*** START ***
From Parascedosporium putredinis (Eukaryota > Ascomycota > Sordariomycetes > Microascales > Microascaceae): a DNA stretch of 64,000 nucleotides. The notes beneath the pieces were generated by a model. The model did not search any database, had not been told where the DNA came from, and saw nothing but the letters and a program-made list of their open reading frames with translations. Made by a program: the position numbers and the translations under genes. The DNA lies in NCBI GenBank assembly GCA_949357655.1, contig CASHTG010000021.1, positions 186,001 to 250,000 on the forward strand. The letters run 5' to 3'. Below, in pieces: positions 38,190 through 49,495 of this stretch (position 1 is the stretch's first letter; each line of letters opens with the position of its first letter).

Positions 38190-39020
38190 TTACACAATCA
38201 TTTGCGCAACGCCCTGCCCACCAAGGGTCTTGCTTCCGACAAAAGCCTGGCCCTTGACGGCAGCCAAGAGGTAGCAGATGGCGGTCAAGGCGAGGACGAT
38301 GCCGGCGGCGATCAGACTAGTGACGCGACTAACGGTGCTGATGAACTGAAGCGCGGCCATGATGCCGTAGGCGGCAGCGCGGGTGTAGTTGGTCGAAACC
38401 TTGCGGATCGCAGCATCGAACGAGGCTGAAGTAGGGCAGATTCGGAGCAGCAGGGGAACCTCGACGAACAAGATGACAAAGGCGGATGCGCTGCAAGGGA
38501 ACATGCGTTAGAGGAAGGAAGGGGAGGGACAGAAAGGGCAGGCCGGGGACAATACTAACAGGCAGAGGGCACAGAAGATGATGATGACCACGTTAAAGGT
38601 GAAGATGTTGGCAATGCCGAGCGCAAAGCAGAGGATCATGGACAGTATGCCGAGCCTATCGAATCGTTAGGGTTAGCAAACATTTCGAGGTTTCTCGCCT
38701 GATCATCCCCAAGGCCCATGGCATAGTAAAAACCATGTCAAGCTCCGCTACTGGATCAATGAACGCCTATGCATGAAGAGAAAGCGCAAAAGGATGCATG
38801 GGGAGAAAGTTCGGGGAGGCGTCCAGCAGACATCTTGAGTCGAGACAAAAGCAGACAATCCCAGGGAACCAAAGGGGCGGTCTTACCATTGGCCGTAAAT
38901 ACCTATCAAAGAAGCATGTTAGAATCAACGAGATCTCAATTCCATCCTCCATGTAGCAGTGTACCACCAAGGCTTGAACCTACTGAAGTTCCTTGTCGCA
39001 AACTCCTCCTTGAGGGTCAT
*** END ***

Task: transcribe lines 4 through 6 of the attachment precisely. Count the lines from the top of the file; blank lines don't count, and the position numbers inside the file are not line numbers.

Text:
38201 TTTGCGCAACGCCCTGCCCACCAAGGGTCTTGCTTCCGACAAAAGCCTGGCCCTTGACGGCAGCCAAGAGGTAGCAGATGGCGGTCAAGGCGAGGACGAT
38301 GCCGGCGGCGATCAGACTAGTGACGCGACTAACGGTGCTGATGAACTGAAGCGCGGCCATGATGCCGTAGGCGGCAGCGCGGGTGTAGTTGGTCGAAACC
38401 TTGCGGATCGCAGCATCGAACGAGGCTGAAGTAGGGCAGATTCGGAGCAGCAGGGGAACCTCGACGAACAAGATGACAAAGGCGGATGCGCTGCAAGGGA